After arriving in Kurukṣetra, the members of the Yadu dynasty took their baths ceremoniously, with self-control, as enjoined in the śāstras, and they observed fasting for the whole period of the eclipse in order to nullify the reactions of their sinful activities. Since it is a Vedic custom to give in charity as much as possible during the hours of the eclipse, the members of the Yadu dynasty distributed many hundreds of cows in charity to the brāhmaṇas. All those cows were fully decorated with nice dress and ornaments. The special feature of these cows was that they had golden ankle bells and flower garlands on their necks.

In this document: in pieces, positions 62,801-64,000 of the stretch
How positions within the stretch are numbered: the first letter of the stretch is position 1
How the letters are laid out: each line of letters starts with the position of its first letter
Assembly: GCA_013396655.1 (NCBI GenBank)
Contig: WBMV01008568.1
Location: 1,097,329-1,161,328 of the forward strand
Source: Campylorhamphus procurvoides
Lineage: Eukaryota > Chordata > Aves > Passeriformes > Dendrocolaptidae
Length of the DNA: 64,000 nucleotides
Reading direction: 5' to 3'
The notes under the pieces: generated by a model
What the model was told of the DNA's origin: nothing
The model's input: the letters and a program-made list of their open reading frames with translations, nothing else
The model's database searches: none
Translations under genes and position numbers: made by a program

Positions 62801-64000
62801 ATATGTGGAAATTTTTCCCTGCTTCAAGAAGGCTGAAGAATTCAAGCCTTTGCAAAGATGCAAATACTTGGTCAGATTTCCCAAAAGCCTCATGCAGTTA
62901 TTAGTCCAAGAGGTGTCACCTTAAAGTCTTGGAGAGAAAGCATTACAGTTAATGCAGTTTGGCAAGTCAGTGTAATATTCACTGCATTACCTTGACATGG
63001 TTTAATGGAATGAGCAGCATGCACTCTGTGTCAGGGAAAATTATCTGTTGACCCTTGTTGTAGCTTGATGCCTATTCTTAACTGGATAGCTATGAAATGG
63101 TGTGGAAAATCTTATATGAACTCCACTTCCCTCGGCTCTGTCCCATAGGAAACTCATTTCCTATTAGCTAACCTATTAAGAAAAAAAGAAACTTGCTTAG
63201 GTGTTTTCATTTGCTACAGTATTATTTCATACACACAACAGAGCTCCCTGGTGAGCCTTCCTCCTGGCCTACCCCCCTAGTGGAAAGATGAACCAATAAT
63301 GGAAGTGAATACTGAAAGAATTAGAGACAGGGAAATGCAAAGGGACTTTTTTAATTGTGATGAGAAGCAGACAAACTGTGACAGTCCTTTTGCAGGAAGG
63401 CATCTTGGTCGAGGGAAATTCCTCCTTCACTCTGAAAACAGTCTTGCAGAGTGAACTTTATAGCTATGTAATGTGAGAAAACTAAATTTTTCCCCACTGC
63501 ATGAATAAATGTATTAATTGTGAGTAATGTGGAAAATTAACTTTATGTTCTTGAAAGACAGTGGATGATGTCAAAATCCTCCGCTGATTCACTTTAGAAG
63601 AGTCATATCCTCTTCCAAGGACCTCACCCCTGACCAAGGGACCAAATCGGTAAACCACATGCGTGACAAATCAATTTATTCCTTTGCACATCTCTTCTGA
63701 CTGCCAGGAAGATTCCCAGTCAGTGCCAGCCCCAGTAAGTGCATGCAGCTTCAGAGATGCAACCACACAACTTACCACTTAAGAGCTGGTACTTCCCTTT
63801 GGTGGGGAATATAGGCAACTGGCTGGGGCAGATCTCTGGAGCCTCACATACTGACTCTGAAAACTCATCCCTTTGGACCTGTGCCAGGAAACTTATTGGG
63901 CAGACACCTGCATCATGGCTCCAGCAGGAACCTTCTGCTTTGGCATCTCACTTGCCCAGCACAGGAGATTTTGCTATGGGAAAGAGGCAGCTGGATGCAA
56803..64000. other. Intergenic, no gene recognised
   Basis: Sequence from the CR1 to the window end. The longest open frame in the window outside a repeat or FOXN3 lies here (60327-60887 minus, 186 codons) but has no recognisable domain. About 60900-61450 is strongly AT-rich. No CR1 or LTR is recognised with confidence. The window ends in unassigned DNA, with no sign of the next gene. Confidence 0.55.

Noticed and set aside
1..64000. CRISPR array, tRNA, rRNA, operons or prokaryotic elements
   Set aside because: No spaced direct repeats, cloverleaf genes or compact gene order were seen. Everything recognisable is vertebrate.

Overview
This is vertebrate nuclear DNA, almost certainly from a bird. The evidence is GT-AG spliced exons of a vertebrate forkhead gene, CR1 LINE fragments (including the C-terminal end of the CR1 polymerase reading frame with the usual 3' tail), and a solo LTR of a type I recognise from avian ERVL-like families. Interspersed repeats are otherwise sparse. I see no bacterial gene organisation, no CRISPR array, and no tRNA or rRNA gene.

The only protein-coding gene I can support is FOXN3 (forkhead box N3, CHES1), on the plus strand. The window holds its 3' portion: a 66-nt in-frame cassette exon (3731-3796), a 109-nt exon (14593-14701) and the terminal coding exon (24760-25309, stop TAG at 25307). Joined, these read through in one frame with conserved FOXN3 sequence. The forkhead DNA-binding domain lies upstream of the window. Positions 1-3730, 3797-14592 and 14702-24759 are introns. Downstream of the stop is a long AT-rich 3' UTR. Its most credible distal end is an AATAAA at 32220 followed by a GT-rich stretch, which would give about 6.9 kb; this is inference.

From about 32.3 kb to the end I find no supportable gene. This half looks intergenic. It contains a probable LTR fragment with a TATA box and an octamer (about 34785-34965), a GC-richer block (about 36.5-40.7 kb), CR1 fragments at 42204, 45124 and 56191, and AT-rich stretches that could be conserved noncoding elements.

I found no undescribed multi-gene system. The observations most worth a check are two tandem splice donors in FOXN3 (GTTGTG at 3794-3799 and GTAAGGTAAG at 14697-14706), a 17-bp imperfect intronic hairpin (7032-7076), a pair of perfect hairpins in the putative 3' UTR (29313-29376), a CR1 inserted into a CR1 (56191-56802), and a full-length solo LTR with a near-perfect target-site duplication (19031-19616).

After the eclipse, all the members of the Yadu dynasty again took their baths in the lakes created by Lord Paraśurāma. Then they sumptuously fed the brāhmaṇas with first-class cooked food, all prepared in butter. According to the Vedic system, there are two classes of food. One is called raw food, and the other is called cooked food. "Raw food" does not indicate raw vegetables and raw grains but food boiled in water, whereas cooked food is made in ghee. Capātīs, dāl, rice and ordinary vegetables are called raw foods, as are fruits and salads. But purīs, kachoris, samosās, sweet balls and so on are called cooked foods. All the brāhmaṇas invited on that occasion by the members of the Yadu dynasty were fed sumptuously with cooked food.